I haven’t seen Arnie’s final report on the Princess of the Orient sinking, but I believe the fire affected the ship’s seaworthiness, but that’s getting ahead of our story.

Again like the Star, the Orient was given clearance to set sail because it was heavy enough to withstand the expected strong waves that come with storm signal 1.

Arnie, who investigated the accident, said the Orient’s ballast – which is responsible for helping keep the ship’s balance – malfunctioned, causing the ship to list to starboard before eventually capsizing off Fortune island in Batangas. My hunch, the fire that struck the ship’s engine room could’ve had affected the ship's ballast.

Based on a survivor’s testimony which I read in one news site, the Princess of the Stars was adrift and was already listing when it was pummelled by huge waves off Romblon. The violent rocking of the boat snapped the cables used to latch the cargoes stowed in the ship’s hold causing the Star to lose its stability and eventually sink.

Need to modernise

There were reports that the Coast Guard and Sulpicio’s in-shore crew received the Star’s distress signal, and promptly tried to send out a search and rescue party.

Lt.Cmdr. Balillo was quoted saying that a Coast Guard SAR vessel was despatched to the Star's last point of contact, but it had to turn back due to strong waves.
Helicopters from the Air Force and the Coast Guard could not go airborne as the PAF’s Hueys (not even those upgraded as Huey 2s) and the PCG’s BO-105s are not capable of all-weather flight unlike the Jayhawks used by the US Coast Guard.

Rescue teams had to wait for the weather to clear out before moving out to sea. Retrieval operations had to stop at nightfall as our navy, coast guard and air force are not equipped for night-time operations. Geez!

This highlights the need for a modern, well-equipped Coast Guard.

The Coast Guard was detached from the Navy primarily so that it could modernise its assets as a civilian agency.
As a military unit, many funding agencies like the JICA could not extend assistance to the PCG.
It was after the Coast Guard’s separation from the Navy in the late 1990s that the modernisation program went on full steam.

Through counter-trade, the PCG was able to acquire state-of-the-art Tenix SAR vessels from Australia. The coming into service of the spanking new ships boosted the morale of the Coast Guard.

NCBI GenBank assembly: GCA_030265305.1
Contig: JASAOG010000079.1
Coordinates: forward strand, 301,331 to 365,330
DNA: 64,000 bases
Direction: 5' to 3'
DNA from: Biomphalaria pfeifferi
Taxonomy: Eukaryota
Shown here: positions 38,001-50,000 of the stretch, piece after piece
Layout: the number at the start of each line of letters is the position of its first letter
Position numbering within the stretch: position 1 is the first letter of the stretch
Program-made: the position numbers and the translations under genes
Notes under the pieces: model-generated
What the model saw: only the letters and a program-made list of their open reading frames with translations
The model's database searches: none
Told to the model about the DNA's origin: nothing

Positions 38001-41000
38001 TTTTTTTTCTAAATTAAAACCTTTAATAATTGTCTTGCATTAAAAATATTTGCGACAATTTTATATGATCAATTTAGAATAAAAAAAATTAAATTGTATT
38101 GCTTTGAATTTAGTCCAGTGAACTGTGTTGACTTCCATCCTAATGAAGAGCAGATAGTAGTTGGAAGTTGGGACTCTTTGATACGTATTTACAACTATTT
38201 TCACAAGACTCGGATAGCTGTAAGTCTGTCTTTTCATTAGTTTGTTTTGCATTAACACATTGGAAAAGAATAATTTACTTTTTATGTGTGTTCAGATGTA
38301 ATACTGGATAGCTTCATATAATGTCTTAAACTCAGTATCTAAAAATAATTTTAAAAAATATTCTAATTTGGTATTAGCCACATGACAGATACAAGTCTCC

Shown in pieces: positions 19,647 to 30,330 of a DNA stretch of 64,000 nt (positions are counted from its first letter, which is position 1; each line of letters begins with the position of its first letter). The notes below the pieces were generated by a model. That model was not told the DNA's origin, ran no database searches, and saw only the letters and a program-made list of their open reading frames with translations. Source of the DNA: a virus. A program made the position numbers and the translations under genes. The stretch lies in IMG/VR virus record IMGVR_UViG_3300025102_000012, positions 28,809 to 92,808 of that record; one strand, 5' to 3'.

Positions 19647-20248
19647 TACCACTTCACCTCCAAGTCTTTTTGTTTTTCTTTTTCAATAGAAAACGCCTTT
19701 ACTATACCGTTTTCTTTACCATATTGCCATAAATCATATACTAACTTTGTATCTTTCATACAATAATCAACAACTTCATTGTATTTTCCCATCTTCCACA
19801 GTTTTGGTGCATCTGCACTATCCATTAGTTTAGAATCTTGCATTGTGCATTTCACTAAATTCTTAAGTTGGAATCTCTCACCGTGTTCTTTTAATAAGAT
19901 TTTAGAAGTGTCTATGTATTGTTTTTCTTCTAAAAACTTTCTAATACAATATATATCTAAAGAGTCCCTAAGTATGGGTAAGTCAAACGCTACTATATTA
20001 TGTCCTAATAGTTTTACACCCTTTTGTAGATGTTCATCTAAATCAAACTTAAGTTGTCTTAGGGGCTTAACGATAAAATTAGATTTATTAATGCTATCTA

In one party aboard the BRP Edsa Dos (which was skippered by then Capt Willy Tamayo), Admiral Lista boasted that with the modernisation programme up and running, they could even afford to return some of its boats and ships to the Navy since these rickety cutters would only eat up on their maintenance and operating budget.

Admiral Lista was even looking forward to the acquisition of all-weather rescue helicopters to replace the PCG’s ageing BO-105s as well as much bigger and powerful SAR vessels.
The good admiral has long retired and at least three of his successors had also gone fishing, his chief of staff (Admiral Tamayo) is now at the helm and his dream of a modern Coast Guard remains a dream.

More lives could’ve been saved if only the PCG had long-range, all weather SAR aircraft like C-130s modified for SAR missions and Jayhawks used by the US Coast Guard that can bring rescue swimmers like Kevin Costner’s character in the movie The Guardian to disaster sites.

Meantime, all we can do for now is hope for a better-equipped Coast Guard and pray for the victims of this tragedy.

Wednesday, 18 June 2008

NUJP statement: Kidnapping of ABS-CBN journalists highlights need for media safety

The National Union of Journalists of the Philippines greets with great relief the safe release of journalists Ces Drilon, Jimmy Encarnacion, Angelo Valderama and university professor Octavio Dinampo.

We thank all those who helped secure their safe return, especially Indanan Mayor Alvarez Isnaji, Vice Governor Lady Ann Sahidullah and Senator Loren Legarda, the military and police, and our colleagues who offered prayers of hope and the media outlets that kept close tabs on the unfolding crisis.

But even as we welcome back our colleagues, we also urge everyone in our profession to reflect on this incident as a sober reminder of the risks we constantly face as we go about our work.

If anything, the kidnapping of Ces, Jimmy and Angelo highlights a continuing problem within the industry that adds to the external dangers and threats to press freedom, and that is the responsibility of media owners and outfits to ensure the safety and welfare of those they send into the field, even into the line of fire, to deliver the news to our audience.

We urge everyone in the industry, from correspondents to media owners, to soberly reflect on this problem and come together to address this issue. We owe it to ourselves, to our families and to our audience.


Jose Torres Jr., Chairperson
Rowena Paraan, Secretary General

Saturday, 14 June 2008

Father's Day gift